This has two dramatic effects.

The first is that we will all have unique experiences as we traverse the web. This is already true of many socially driven sites today. For example, my Facebook and Twitter experience is very different to yours, because we have different friends and have followed different brands and businesses. This is even true for close friends. I’m continually surprised at how different my wife’s Facebook experience is to mine, even though we share many friends. In the foreseeable future, this will be true of almost any website. I will visit the New York Times site, and you will visit the New York Times site, and at the same time in the same day we will see different news depending on our interests and what our friends have read. I will visit an e-commerce site, and you will visit the same e-commerce site, and we’ll see different recommendations, personalized to us.

The second dramatic effect is that when a web page is served, it will pull in many small components of content from many other sources. Along with pulling in and using our interests and friends’ interests for personalization, it will also pull in actual content from our friends – status updates, likes, comments, tweets, purchases, recommendations, etc. So a significant percentage of the page will consist of aggregated content from multiple external sources.

This means that marketers will need to rethink how they approach content creation and distribution. They will need to understand how content will be broken down from the source and aggregated elsewhere across the web. This means that brands will be everywhere. And they will be nowhere. They will be surfacing on potentially any website, and they will no longer exist as a whole in any place with meaningful traffic – that does not also have aggregated content from elsewhere. As a concrete example, this means that marketers will need to stop thinking about their Facebook page as a destination – a place to drive traffic to, and instead start thinking about it as a platform for publishing – a place to create content that will surface in many places.

In Grouped, I argue that anyone working in marketing or advertising needs to build a base of knowledge in a few new areas. One of those areas is understanding networks, how they are structured and how they work. The profound changes above are the reason why. Is your marketing team learning about networks, disaggregation and network effects?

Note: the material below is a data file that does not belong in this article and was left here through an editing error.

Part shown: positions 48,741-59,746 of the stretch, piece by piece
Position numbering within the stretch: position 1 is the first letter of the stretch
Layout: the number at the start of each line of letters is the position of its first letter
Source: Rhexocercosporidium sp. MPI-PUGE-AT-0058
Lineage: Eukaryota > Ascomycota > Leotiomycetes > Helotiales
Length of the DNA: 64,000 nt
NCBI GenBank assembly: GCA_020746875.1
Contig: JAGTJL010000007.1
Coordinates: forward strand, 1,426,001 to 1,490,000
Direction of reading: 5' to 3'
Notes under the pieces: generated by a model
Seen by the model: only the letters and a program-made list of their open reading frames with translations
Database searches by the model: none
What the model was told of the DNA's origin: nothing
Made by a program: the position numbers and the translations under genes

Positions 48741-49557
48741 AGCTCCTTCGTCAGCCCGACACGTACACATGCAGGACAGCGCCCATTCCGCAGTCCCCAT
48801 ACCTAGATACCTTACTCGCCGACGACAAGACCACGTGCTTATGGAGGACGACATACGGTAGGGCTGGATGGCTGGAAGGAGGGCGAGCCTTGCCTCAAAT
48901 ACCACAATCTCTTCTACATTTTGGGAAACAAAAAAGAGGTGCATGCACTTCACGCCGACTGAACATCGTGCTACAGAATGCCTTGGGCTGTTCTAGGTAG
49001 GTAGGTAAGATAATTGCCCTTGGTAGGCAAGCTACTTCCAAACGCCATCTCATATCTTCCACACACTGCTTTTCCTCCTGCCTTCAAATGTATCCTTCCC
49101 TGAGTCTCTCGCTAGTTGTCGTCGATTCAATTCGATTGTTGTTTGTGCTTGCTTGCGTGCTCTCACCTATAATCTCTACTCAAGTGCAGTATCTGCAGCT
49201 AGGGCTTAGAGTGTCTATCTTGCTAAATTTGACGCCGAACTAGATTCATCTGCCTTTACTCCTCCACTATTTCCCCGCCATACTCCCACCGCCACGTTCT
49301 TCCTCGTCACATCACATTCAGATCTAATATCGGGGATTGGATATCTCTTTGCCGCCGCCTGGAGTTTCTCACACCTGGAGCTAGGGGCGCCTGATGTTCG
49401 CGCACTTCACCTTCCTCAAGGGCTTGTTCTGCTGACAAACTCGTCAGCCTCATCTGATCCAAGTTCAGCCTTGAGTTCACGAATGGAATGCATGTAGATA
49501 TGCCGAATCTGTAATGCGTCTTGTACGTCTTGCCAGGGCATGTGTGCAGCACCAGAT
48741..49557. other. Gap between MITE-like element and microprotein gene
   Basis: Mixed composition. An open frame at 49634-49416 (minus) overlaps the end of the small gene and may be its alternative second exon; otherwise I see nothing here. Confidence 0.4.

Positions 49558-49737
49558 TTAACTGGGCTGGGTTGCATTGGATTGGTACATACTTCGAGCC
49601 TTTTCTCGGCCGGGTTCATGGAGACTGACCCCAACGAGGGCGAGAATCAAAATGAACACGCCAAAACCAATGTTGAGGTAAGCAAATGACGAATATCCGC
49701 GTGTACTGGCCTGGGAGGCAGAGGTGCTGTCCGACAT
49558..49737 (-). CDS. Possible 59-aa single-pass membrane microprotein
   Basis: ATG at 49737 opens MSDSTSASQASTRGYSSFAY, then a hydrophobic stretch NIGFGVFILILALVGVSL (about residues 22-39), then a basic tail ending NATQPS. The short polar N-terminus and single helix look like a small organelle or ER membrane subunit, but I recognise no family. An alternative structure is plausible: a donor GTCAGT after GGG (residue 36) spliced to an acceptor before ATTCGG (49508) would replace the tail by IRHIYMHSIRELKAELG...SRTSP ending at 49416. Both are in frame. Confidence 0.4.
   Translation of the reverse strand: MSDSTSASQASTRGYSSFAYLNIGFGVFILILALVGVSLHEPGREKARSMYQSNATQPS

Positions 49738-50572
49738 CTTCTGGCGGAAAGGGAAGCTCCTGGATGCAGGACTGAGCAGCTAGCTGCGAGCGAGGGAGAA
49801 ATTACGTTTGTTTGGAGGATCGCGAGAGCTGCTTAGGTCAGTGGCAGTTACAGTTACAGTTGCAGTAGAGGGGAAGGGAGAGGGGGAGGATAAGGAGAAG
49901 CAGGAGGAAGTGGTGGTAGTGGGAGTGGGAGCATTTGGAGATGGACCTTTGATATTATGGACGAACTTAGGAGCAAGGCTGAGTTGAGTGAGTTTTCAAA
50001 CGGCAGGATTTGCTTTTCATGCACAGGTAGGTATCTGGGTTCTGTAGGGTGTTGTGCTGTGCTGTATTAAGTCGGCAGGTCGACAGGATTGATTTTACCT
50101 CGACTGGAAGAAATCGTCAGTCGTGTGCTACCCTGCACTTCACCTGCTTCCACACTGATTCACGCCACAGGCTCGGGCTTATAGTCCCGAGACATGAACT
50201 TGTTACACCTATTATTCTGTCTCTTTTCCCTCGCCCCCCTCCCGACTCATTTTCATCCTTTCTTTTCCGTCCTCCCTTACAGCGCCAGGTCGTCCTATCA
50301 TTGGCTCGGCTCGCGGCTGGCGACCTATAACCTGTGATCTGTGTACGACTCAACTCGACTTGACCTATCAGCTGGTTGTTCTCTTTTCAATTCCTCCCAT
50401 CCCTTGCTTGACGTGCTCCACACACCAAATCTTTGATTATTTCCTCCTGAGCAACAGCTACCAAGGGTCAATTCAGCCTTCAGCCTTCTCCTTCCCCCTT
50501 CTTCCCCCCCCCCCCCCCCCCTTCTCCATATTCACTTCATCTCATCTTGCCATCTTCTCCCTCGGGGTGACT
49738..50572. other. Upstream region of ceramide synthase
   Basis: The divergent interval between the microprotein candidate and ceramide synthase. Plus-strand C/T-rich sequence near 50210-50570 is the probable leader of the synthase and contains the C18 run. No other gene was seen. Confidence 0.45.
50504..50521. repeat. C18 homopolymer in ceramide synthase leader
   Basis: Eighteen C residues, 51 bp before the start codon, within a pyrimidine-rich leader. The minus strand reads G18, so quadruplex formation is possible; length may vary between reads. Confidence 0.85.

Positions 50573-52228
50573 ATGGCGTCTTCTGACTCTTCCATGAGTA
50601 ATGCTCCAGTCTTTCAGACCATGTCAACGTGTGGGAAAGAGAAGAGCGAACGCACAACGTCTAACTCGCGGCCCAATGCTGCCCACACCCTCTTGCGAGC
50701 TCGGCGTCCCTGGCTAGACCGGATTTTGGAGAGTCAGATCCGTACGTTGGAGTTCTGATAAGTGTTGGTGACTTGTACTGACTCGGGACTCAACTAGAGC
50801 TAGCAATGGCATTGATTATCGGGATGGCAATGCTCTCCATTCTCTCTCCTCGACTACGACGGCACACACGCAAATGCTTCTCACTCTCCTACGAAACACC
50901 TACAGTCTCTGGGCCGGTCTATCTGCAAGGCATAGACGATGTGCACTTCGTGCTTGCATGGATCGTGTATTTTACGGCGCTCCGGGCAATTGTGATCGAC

// This post was inspired by some chats I had last week with Iain Tait of Wieden+Kennedy so thanks to Iain! //


11
Dec 11

Facebook and one-night stands

Many people ask me for tips on being successful on the Facebook platform. There are many answers to this question, but for the most part, people don’t need tactical tips, they need to change their whole approach.

Over the past 50 years, the advertising industry has taught us to think about campaigns. One off efforts that have a beginning, a middle, and an end. The problem is that Facebook doesn’t work that way. Facebook is about relationships. It’s about unending dialogue between you – the brand, and people who are interested in talking to you. You need to approach Facebook like you would a long-term relationship. Facebook is not a one-night stand.

The comparison to real life relationships goes beyond the dating analogy. The one thing I’ve found to help me create successful things on the social web, is to think deeply about offline relationships independent of technology. How people interact socially online is learned from their offline social interactions. Think about how offline relationships work. They are formed from many sequential interactions, most of which are very lightweight. An hour here. An hour there. A beer here. A meal there. Real relationships take time. They take work. At times they take a lot of really hard work just to keep them alive. Facebook is no different. People liking your page is the equivalent of shaking someone’s hand. People are just saying ‘Hi, let’s get to know each other a bit better’. Imagine a sales rep measuring success by how many hands they had shaken.

Think about relationships. Create a plan for Facebook that is measured in years, not weeks or months. This will be hard, because agencies and brands will need to work together in new ways. New types of contracts, new types of engagements without a middle or an end. Be patient. Create the best first date you can, then create the best second, third and fourth dates you can, and take it from there. Have lightweight interactions with people. Be flexible. Be responsive. And stop trying to sleep with your fans on the first night.

Disclaimer: As always, the thoughts here are my own and not those of my employer.